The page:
Chris Head from Toast Ale is always keen to point out the social enterprise aspect of Toast’s master plan. “All the money we make is re-invested into Toast, or passed on to Feedback (a food charity). All of our investors have pledged in writing that any money they make from Toast has to be re-invested in another social enterprise or charity.”
Unlike Sébastien, some of the breweries involved in creating bread beers with Toast have used surplus bread simply as an addition to their malt bill, hoping for as little bready character to carry through as possible. A NEIPA made with Craft Academy called Crust Academy aimed to be as true to its hazy, hoppy style as possible. A collaboration brew with Stroud Brewery turned unsold Hobbs House bread into Melba - a dry, crisp beer that moves away from the idea of sweet, cereal flavours. Craddocks brewery in Droitwitch finds bread so beneficial to their brewing process that they now create 1300l of bread beer every five weeks - and are about to open a not-for-profit tap room to sell it in called The Good Intent. The idea is gathering steam across the country too. Stottie is an unfiltered dunkel hefewiesen brewed with surplus bread by Hartlepool’s own Cameron’s brewery in conjunction with Toast (they are literally EVERYWHERE when it comes to bread beer) that was launched in every Head of Steam pub across England in November.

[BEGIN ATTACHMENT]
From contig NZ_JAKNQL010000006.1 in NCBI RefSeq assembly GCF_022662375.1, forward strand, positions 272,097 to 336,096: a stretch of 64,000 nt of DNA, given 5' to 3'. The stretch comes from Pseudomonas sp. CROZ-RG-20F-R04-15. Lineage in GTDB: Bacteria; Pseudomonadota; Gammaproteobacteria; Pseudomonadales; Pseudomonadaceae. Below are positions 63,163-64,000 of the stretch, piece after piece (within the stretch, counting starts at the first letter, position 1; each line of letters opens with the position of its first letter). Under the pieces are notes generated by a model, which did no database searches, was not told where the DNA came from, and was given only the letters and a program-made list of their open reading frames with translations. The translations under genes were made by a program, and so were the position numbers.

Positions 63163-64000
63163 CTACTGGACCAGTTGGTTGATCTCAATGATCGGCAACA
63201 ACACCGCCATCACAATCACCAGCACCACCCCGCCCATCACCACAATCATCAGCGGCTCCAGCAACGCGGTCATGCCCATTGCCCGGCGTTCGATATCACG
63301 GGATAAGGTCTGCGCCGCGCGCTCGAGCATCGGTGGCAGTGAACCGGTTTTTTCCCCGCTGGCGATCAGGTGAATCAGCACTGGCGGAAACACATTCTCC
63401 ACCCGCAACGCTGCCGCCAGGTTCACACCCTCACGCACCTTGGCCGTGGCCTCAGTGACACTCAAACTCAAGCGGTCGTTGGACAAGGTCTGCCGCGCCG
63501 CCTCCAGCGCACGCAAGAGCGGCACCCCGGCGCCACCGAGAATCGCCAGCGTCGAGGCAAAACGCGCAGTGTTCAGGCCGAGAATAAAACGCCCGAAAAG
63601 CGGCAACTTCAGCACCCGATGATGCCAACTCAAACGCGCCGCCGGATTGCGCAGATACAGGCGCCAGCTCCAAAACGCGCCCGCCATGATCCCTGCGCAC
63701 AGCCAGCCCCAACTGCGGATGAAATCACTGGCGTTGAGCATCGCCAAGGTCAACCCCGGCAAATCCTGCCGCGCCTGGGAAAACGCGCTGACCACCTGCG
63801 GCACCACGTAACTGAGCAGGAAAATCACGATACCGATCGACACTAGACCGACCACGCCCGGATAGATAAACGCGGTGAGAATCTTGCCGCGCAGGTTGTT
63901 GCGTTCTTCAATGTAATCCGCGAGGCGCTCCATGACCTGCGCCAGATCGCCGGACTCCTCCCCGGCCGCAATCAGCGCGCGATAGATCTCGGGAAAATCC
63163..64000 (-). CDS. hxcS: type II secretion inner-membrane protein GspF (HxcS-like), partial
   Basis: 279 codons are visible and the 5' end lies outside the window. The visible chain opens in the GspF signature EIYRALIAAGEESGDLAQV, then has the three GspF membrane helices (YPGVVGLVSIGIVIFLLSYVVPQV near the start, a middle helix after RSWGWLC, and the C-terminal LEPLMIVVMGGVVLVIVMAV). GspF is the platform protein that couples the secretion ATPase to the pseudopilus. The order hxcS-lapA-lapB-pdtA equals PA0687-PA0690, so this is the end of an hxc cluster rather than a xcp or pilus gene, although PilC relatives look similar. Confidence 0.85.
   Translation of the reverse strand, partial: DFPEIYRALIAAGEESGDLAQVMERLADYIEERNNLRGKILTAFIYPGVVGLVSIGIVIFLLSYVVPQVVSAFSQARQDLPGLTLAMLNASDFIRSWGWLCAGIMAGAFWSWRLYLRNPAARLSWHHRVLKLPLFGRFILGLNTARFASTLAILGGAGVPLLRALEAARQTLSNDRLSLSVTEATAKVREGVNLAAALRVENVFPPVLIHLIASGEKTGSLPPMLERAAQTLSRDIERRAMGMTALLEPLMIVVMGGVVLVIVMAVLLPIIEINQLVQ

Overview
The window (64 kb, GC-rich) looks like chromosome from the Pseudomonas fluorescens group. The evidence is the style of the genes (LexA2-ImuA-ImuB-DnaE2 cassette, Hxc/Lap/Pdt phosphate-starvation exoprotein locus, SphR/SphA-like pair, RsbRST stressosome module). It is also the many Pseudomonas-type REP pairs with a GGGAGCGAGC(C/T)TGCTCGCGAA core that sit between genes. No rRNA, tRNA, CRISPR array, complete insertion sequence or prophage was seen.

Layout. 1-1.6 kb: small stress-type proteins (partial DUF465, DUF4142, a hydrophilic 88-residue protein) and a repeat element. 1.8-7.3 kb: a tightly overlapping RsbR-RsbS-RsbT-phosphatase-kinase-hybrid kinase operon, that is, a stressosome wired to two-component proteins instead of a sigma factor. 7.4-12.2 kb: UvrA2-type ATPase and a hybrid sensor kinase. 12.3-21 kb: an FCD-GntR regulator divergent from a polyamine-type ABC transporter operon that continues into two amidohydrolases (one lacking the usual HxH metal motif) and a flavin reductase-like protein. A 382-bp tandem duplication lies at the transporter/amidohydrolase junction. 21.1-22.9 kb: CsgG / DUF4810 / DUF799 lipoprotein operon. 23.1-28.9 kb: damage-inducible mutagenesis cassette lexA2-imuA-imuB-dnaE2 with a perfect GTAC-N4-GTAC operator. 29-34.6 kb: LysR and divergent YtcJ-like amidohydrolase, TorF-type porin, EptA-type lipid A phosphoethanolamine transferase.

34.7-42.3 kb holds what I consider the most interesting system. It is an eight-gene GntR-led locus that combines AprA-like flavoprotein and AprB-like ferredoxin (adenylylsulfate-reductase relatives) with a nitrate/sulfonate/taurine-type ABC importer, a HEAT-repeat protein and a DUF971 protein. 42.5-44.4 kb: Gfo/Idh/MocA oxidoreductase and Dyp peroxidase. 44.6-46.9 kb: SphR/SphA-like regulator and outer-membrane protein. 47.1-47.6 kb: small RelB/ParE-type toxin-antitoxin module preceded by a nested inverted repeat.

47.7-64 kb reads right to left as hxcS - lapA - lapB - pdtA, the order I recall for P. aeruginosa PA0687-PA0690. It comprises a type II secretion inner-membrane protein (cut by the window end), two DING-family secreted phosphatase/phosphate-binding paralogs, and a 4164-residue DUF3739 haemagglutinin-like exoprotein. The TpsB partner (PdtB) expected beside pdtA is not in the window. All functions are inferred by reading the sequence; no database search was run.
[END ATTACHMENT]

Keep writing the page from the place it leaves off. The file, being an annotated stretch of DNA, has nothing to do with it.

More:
In Reigate, a brewery called Crumbs has gathered local loaves together to create their own version of sustainable, responsible brews. Their beer, including a Rye Coffee Porter brewed with surplus bread and coffee grounds, is based on two things, according to Morgan Arnell the “chief crumber” of the brewery: The quality of the bread, and the positivity of the message. Morgan’s brewery started independently after noticing how much bread was wasted in his local café. Knowing a little bit about bread beers that already existed (Babylone being the main inspiration once again), he took his surplus bread to Campden BRI to see how he could get the most out of it. In their mashing trials they tried putting the bread in whole, toasting it and crumbing it - and just exactly as Goldilocks predicted, the third time was a charm.